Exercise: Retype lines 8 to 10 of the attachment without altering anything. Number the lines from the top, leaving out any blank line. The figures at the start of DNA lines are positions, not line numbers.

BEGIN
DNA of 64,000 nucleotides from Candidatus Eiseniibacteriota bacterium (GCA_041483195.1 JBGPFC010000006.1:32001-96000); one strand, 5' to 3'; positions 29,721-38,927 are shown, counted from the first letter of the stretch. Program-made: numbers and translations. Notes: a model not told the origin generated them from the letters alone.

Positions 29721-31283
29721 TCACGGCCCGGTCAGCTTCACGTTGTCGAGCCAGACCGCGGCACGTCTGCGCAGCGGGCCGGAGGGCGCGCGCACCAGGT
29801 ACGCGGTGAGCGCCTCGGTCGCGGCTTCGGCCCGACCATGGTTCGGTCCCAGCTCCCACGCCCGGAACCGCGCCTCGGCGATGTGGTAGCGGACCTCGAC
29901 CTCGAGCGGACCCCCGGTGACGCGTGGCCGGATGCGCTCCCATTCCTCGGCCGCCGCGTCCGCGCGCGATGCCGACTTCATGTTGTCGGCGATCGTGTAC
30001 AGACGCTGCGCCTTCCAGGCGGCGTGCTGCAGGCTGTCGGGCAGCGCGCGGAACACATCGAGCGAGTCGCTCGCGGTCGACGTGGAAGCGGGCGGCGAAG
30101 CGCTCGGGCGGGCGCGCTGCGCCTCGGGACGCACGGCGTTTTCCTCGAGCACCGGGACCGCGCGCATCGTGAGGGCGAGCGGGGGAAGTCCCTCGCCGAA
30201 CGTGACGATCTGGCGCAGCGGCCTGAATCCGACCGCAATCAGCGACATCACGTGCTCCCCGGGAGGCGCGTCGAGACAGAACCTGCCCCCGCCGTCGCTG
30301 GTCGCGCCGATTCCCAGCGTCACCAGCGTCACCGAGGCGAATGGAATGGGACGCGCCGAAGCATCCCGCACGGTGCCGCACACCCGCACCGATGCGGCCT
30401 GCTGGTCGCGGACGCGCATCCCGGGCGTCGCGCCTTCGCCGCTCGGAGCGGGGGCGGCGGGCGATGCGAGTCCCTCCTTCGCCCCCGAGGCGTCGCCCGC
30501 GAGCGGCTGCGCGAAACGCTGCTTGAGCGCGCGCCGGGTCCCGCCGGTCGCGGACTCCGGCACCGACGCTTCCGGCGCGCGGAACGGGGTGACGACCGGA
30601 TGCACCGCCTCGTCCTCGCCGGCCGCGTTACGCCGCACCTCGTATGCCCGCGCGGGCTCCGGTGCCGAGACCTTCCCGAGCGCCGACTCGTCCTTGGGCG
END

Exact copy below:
30201 CGTGACGATCTGGCGCAGCGGCCTGAATCCGACCGCAATCAGCGACATCACGTGCTCCCCGGGAGGCGCGTCGAGACAGAACCTGCCCCCGCCGTCGCTG
30301 GTCGCGCCGATTCCCAGCGTCACCAGCGTCACCGAGGCGAATGGAATGGGACGCGCCGAAGCATCCCGCACGGTGCCGCACACCCGCACCGATGCGGCCT
30401 GCTGGTCGCGGACGCGCATCCCGGGCGTCGCGCCTTCGCCGCTCGGAGCGGGGGCGGCGGGCGATGCGAGTCCCTCCTTCGCCCCCGAGGCGTCGCCCGC